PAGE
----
FOUR HORSEMEN PAGES 8 THROUGH 11
Our heroes arrive on page 8. Matt suggested that we break the rhythm of the right/left of the large images because it looked like it didn't flow story-wise, and he was quite right, so we shifted it to the center, and it works great.
On page 9, I basically give a reminder recap of part one (pages 1-3) of our story and add in some new exposition to keep it fresh for readers as well as revisiting a seed that was planted that would play out later on. I liked the idea that the warriors are pulled out of time right before their deaths. This basically put them on borrowed time and gives them more incentive to fight.
Page 10: They fight. What can I say? It's an action page and Matt crushes it.
Finally, on page 11 we hit our climax, it's a little bit more cramped than previous pages as we veer away from the established pattern but it still has a pattern. The flying bullet panel is just below the panel where it is fired. The "smile" panel is just above the "important blow" panel. Our heroes, even on the run and in defeat, get a little victory at this point, and again Matt's work is excellent and his paneling is pitch perfect. If you will notice I specifically wanted the black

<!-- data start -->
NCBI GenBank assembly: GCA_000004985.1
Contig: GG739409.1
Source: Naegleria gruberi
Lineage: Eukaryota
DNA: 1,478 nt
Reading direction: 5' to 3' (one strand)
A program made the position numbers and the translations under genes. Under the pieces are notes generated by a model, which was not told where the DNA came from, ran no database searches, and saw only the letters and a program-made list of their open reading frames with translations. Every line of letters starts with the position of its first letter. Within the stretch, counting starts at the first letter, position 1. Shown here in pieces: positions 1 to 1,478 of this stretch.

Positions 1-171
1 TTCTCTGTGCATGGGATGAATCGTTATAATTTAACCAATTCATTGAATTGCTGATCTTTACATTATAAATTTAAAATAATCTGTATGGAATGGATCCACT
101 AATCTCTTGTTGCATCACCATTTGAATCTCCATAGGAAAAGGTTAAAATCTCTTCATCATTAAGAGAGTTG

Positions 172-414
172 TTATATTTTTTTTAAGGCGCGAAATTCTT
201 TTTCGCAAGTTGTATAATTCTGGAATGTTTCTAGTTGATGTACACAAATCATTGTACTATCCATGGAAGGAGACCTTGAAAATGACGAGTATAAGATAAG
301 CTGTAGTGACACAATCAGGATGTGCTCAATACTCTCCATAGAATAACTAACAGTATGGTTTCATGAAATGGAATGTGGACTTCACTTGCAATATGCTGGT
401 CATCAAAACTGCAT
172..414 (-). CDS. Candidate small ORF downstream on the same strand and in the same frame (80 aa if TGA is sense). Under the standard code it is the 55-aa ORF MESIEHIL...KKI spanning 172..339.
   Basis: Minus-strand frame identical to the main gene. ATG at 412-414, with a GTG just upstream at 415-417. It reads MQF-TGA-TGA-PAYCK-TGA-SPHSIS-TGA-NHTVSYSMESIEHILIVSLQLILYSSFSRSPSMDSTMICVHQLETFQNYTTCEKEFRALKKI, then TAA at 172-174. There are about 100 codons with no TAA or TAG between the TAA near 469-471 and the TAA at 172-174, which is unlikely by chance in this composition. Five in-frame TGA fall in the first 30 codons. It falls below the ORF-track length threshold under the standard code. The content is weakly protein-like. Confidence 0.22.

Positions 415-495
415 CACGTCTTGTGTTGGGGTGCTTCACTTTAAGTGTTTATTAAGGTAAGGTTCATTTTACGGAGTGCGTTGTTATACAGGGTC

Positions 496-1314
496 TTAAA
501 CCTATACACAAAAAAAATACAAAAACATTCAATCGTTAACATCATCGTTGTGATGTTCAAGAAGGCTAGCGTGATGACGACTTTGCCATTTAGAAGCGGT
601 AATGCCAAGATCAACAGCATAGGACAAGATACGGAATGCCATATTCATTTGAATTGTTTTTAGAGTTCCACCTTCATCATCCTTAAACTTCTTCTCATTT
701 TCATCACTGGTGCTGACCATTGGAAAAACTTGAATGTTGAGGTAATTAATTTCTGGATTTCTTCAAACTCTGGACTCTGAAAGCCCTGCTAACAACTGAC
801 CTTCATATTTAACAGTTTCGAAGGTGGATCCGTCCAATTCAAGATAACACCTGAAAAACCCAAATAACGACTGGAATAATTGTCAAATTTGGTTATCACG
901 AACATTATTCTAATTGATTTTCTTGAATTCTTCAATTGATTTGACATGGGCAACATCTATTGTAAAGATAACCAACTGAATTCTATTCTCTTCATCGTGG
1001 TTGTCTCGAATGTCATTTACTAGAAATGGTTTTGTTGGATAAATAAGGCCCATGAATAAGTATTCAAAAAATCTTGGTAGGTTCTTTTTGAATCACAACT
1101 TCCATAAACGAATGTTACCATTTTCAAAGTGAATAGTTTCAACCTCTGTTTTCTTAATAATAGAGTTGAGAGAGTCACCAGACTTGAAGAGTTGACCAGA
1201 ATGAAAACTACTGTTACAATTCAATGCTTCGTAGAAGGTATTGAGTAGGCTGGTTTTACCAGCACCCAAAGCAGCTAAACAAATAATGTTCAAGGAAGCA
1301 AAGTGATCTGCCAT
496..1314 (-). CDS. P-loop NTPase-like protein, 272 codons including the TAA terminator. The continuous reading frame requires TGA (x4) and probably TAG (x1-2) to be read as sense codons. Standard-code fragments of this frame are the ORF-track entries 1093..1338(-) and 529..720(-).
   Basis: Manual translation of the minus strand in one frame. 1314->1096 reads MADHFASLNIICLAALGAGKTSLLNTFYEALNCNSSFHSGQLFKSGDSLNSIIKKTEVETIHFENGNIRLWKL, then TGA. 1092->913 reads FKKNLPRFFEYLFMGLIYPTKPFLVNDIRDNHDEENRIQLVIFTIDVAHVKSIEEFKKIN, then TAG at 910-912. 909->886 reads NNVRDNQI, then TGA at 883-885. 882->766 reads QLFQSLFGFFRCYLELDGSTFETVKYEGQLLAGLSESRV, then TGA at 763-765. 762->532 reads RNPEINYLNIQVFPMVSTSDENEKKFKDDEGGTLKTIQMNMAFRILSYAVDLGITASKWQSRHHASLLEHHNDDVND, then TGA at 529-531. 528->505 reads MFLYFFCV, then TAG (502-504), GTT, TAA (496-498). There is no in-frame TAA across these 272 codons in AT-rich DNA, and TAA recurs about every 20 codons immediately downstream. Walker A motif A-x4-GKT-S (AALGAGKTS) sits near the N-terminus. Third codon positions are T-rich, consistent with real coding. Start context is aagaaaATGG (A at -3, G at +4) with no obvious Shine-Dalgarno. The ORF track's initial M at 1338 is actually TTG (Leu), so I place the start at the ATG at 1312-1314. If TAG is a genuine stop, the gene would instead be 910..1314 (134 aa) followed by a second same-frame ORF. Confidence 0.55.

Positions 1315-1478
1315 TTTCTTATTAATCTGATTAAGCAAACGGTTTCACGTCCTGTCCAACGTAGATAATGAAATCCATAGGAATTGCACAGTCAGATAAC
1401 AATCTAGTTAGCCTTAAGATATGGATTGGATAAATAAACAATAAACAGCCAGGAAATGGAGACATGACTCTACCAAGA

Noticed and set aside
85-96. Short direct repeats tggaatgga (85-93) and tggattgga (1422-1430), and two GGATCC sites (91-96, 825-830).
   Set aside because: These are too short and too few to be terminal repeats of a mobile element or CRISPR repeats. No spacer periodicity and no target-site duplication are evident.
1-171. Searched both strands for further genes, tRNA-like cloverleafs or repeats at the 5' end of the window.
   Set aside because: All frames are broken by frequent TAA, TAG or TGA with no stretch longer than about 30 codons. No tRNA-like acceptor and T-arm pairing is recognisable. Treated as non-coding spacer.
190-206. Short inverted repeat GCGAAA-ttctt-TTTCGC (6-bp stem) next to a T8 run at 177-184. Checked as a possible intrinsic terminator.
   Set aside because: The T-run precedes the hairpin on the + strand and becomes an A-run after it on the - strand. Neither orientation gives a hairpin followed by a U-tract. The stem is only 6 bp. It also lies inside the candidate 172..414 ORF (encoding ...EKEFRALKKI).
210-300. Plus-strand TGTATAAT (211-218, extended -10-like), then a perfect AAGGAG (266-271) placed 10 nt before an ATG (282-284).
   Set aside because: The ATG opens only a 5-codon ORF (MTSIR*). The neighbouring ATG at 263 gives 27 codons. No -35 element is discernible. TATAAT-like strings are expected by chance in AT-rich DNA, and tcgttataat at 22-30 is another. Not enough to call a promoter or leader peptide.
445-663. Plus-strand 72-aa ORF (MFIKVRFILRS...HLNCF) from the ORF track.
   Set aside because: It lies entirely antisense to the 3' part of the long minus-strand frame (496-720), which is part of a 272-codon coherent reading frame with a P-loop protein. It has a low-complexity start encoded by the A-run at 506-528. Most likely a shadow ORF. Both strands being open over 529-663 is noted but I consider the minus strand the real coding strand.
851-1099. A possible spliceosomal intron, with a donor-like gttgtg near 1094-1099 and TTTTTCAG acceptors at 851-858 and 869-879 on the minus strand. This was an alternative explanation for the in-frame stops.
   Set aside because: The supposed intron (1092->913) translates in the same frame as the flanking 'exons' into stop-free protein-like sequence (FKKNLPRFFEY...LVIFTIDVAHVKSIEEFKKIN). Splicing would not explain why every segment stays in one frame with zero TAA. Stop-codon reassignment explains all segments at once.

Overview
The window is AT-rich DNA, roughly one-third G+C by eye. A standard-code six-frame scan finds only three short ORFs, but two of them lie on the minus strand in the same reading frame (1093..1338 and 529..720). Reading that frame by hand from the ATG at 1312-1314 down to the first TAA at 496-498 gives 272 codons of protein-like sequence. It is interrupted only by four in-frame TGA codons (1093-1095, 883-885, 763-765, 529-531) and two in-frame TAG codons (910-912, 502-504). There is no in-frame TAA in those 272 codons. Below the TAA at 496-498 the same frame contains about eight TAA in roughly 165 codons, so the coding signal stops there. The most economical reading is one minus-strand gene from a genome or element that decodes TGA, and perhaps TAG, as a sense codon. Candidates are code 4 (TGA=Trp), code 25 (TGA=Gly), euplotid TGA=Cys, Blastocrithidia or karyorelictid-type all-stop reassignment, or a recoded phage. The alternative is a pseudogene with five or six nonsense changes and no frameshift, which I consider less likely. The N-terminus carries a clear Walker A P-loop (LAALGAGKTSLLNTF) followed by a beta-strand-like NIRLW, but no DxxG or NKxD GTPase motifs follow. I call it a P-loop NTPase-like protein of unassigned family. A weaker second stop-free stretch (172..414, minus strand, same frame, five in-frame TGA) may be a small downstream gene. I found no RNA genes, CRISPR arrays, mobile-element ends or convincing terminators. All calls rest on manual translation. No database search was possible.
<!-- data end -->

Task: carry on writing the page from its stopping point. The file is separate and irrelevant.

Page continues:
era soldier to be helping the white Confederate cowboy character. What can I say,
I just really like the irony. It is no coincidence that when the
"important blow" is struck it comes from such an unlikely duo working
together. To me as a writer is was subtle, but perhaps the most important part
of the whole story. A simple message tucked into a little panel: If we can put
aside our hate we can achieve things because we are stronger together than
apart. If you take nothing else from this little tale, please take that. Viet Nam
With the action climax wrapping up we're now ready for the final two pages, that includes another set of "Adventures In Pulp" style twists to wrap it all up. Before I go, I will say that writing can be so much fun. Where else can you plan to shoot someone in the head, have someone else carry it out, and NOT be charged with murder or conspiracy to commit murder. That begs the question: Am I entertaining you by writing this stuff or by reading my stuff or are you just keeping me from becoming a fully functioning psychopath? It doesn't really make a good advertisement does it: "Keep a killer where he belongs: behind the keyboard! Read Adventures in Pulp!"